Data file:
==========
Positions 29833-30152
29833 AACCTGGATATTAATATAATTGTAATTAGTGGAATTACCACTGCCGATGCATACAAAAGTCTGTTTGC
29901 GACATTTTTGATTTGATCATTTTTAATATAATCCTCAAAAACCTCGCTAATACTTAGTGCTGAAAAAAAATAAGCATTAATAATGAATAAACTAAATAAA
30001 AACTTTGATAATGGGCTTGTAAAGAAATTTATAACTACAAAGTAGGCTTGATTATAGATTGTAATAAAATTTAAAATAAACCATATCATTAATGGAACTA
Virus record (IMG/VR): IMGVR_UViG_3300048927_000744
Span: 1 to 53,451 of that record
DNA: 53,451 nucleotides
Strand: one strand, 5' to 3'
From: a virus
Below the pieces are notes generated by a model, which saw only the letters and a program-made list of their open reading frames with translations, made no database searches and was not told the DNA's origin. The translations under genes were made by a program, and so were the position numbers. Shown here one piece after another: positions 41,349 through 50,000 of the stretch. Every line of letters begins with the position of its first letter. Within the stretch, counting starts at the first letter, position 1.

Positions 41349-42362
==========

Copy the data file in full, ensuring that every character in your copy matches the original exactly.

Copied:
Positions 29833-30152
29833 AACCTGGATATTAATATAATTGTAATTAGTGGAATTACCACTGCCGATGCATACAAAAGTCTGTTTGC
29901 GACATTTTTGATTTGATCATTTTTAATATAATCCTCAAAAACCTCGCTAATACTTAGTGCTGAAAAAAAATAAGCATTAATAATGAATAAACTAAATAAA
30001 AACTTTGATAATGGGCTTGTAAAGAAATTTATAACTACAAAGTAGGCTTGATTATAGATTGTAATAAAATTTAAAATAAACCATATCATTAATGGAACTA
Virus record (IMG/VR): IMGVR_UViG_3300048927_000744
Span: 1 to 53,451 of that record
DNA: 53,451 nucleotides
Strand: one strand, 5' to 3'
From: a virus
Below the pieces are notes generated by a model, which saw only the letters and a program-made list of their open reading frames with translations, made no database searches and was not told the DNA's origin. The translations under genes were made by a program, and so were the position numbers. Shown here one piece after another: positions 41,349 through 50,000 of the stretch. Every line of letters begins with the position of its first letter. Within the stretch, counting starts at the first letter, position 1.

Positions 41349-42362